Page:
Monday, May 10, 1999 Published at 18:28 GMT 19:28 UK
World: South Asia
Slow delivery for Buddha birthplace project
Lumbini has attracted the interest of archaeologists
By BBC Correspondent Alastair Lawson
The birthplace of Buddha is being turned into an international pilgrimage centre - a project which the authorities in Nepal hope will draw visitors to their country.
The village of Lumbini is one of Nepal's most famous landmarks, because Buddha was born there more than 2,600 years ago.
But plans to develop Lumbini as a world pilgrimage centre for Buddhists have progressed painfully slowly - hampered by poor organisation and a shortage of funds.
The idea to turn the site into an international pilgrimage centre goes back at least three decades.
It was given a significant boost when the Buddhist Secretary-General of the United Nations, U Thant, visited the site in 1967. Then as now, the site of Buddha's birthplace was in a small village in a remote part of southern Nepal.
The government said it wanted to implement plans, drawn up by a Japanese architect, that would landscape the site, providing it with a museum and research centre.
The idea was to encourage countries with Buddhist populations - such as Japan, Sri Lanka, India, South Korea, China, Burma and Thailand - to invest in the project.
All of these countries responded in different ways. They have either built Buddhist temples, shrines or monasteries near the site, or have constructed hotels for pilgrims.
At least five years to go
But money for the master plan was not so fast-flowing. The Lumbini Development Trust says that even by the most optimistic assessment, the plan will not be completed within the next five years.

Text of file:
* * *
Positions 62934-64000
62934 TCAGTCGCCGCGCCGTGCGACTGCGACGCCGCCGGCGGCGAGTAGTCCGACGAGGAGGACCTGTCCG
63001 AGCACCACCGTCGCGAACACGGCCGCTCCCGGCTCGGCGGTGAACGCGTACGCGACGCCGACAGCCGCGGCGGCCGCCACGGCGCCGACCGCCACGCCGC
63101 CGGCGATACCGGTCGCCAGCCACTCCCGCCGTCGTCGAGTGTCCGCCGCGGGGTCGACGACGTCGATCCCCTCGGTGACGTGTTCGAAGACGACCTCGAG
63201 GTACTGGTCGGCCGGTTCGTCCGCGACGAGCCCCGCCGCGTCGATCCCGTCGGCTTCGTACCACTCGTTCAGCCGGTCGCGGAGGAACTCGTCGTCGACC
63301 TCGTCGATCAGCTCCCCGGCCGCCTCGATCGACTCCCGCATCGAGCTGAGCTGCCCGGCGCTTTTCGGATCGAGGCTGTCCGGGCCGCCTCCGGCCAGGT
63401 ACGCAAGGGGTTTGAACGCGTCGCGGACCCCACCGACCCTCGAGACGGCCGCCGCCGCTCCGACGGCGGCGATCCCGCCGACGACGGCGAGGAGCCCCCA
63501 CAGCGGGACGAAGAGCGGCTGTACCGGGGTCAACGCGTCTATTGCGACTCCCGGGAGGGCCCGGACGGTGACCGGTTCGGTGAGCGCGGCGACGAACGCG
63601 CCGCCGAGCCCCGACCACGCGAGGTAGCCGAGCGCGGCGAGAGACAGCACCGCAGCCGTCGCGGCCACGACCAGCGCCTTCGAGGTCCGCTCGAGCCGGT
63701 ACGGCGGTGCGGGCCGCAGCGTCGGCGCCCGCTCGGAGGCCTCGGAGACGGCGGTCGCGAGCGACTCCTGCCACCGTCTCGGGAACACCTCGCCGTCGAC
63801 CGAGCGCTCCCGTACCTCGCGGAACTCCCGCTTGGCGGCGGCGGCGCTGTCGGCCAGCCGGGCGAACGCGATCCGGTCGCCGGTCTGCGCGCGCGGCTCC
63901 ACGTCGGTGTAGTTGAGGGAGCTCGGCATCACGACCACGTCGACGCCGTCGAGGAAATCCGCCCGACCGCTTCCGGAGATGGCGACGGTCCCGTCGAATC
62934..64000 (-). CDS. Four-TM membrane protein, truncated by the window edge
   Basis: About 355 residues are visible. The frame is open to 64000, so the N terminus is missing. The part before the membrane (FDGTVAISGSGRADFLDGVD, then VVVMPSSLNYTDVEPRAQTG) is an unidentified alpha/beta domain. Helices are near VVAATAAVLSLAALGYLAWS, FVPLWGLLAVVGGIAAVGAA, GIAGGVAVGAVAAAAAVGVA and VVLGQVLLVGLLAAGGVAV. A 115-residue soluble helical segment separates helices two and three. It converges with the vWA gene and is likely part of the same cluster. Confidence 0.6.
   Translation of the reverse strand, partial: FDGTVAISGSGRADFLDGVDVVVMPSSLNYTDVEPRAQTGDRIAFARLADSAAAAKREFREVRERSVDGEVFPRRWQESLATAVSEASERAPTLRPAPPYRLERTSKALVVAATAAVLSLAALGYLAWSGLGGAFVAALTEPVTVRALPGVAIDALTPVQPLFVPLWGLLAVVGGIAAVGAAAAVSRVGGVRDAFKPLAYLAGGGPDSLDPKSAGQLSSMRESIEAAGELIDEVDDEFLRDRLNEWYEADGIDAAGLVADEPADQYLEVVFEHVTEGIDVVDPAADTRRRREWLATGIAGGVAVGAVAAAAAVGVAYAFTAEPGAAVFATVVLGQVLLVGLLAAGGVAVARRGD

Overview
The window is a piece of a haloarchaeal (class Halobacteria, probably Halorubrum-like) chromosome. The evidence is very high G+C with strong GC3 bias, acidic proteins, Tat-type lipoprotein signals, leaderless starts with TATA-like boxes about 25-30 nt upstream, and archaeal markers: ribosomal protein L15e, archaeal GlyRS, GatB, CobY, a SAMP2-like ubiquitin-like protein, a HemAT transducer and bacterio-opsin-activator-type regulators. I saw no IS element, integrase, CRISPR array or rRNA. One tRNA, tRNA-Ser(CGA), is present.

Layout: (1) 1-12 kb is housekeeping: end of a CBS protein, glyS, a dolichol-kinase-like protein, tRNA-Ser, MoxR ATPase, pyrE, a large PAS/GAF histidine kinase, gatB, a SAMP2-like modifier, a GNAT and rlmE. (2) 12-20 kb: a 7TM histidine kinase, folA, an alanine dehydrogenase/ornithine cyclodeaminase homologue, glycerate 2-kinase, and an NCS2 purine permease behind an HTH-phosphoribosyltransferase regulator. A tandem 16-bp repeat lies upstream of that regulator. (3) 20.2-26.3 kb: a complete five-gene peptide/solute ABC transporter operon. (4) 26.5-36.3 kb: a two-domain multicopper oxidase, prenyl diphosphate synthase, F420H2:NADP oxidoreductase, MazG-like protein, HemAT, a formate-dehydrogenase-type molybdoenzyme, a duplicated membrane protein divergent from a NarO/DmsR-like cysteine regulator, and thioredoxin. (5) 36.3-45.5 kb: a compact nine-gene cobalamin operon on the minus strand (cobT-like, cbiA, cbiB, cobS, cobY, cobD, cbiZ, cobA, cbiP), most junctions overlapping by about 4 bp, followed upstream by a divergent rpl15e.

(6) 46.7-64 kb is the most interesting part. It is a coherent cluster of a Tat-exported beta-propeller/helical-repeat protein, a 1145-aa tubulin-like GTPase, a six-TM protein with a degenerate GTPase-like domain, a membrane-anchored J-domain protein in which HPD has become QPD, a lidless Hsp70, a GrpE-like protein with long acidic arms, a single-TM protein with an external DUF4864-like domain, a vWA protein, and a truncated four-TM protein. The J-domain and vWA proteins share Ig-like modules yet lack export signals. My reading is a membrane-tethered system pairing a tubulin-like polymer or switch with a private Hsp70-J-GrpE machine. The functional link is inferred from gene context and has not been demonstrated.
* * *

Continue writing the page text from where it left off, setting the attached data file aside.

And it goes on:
That is the key reason why Lumbini does not have a great deal to offer the foreign pilgrim beyond being a place of prayer and veneration. Some argue that a pilgrimage site needs to be nothing more than that.
But others, including at least one former member of the trust appointed by the government to develop Lumbini, disagree.
They say that the site is not attracting enough pilgrims from abroad because there are no guidebooks for visitors to buy, and few restaurants nearby.
They argue that Lumbini does not have the infrastructure to cope with large numbers of tourists. There are not enough hotels, they say, and the area has poor road and air communications.
Most of the site is currently being dug up by archaeologists eager to find out more about the village where Buddha was born.
The area surrounding a stone that marks the exact location of the birth is covered by a tarpaulin. However, visitors can see is a stone pillar, erected by Emperor Ashoka around 249 BC, to commemorate Buddha's birth.
Estimates of the number of pilgrims visiting the site vary: The Lumbini Development Trust say that it is as many as 100,000 people a year, but some independent observers say the true number is half this figure.
Ultimately, the development of Lumbini will be determined by the Nepalese Government. The government currently allocates around $15,000 a year to the project, in addition to deciding who should head the Lumbini Development Trust.
Critics say that money provided by the government is not sufficient to fulfil the master plan. The government says it does not have the funds.
Whatever the case, matters are made worse by the fact that the leadership of the Trust changes every time a new government is formed. This lack of continuity can clearly be seen by the fact that Nepal has had seven changes of government since 1991.
Like many other key questions in Nepal, the development of Lumbini appears to have fallen victim to the country's ongoing political uncertainty.